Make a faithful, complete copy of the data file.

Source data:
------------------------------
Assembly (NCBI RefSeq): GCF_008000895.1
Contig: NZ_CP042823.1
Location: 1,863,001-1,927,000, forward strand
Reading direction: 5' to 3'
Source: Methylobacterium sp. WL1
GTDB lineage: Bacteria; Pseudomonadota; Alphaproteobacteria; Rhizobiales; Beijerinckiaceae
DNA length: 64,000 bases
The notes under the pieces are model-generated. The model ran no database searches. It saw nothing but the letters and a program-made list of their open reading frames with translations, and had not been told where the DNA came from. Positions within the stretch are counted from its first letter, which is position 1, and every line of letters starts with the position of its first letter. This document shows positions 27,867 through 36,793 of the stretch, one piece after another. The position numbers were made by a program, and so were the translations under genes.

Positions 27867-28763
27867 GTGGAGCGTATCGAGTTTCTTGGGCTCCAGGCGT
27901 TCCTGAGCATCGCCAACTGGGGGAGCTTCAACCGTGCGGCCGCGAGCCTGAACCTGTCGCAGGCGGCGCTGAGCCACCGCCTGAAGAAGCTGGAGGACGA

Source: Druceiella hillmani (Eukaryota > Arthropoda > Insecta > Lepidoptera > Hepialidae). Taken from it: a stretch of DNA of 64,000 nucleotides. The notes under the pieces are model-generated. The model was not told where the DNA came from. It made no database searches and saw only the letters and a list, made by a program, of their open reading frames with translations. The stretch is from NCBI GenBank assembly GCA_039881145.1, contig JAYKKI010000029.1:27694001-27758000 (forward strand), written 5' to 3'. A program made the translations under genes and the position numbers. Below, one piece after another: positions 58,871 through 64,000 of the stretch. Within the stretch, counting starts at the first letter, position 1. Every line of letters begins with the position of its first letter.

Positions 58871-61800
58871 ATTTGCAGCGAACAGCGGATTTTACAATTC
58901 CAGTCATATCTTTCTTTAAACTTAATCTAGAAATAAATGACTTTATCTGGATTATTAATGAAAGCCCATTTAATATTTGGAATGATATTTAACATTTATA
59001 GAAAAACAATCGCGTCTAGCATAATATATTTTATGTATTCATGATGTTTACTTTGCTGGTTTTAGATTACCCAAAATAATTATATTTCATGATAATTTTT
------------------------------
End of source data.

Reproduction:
Assembly (NCBI RefSeq): GCF_008000895.1
Contig: NZ_CP042823.1
Location: 1,863,001-1,927,000, forward strand
Reading direction: 5' to 3'
Source: Methylobacterium sp. WL1
GTDB lineage: Bacteria; Pseudomonadota; Alphaproteobacteria; Rhizobiales; Beijerinckiaceae
DNA length: 64,000 bases
The notes under the pieces are model-generated. The model ran no database searches. It saw nothing but the letters and a program-made list of their open reading frames with translations, and had not been told where the DNA came from. Positions within the stretch are counted from its first letter, which is position 1, and every line of letters starts with the position of its first letter. This document shows positions 27,867 through 36,793 of the stretch, one piece after another. The position numbers were made by a program, and so were the translations under genes.

Positions 27867-28763
27867 GTGGAGCGTATCGAGTTTCTTGGGCTCCAGGCGT
27901 TCCTGAGCATCGCCAACTGGGGGAGCTTCAACCGTGCGGCCGCGAGCCTGAACCTGTCGCAGGCGGCGCTGAGCCACCGCCTGAAGAAGCTGGAGGACGA

Source: Druceiella hillmani (Eukaryota > Arthropoda > Insecta > Lepidoptera > Hepialidae). Taken from it: a stretch of DNA of 64,000 nucleotides. The notes under the pieces are model-generated. The model was not told where the DNA came from. It made no database searches and saw only the letters and a list, made by a program, of their open reading frames with translations. The stretch is from NCBI GenBank assembly GCA_039881145.1, contig JAYKKI010000029.1:27694001-27758000 (forward strand), written 5' to 3'. A program made the translations under genes and the position numbers. Below, one piece after another: positions 58,871 through 64,000 of the stretch. Within the stretch, counting starts at the first letter, position 1. Every line of letters begins with the position of its first letter.

Positions 58871-61800
58871 ATTTGCAGCGAACAGCGGATTTTACAATTC
58901 CAGTCATATCTTTCTTTAAACTTAATCTAGAAATAAATGACTTTATCTGGATTATTAATGAAAGCCCATTTAATATTTGGAATGATATTTAACATTTATA
59001 GAAAAACAATCGCGTCTAGCATAATATATTTTATGTATTCATGATGTTTACTTTGCTGGTTTTAGATTACCCAAAATAATTATATTTCATGATAATTTTT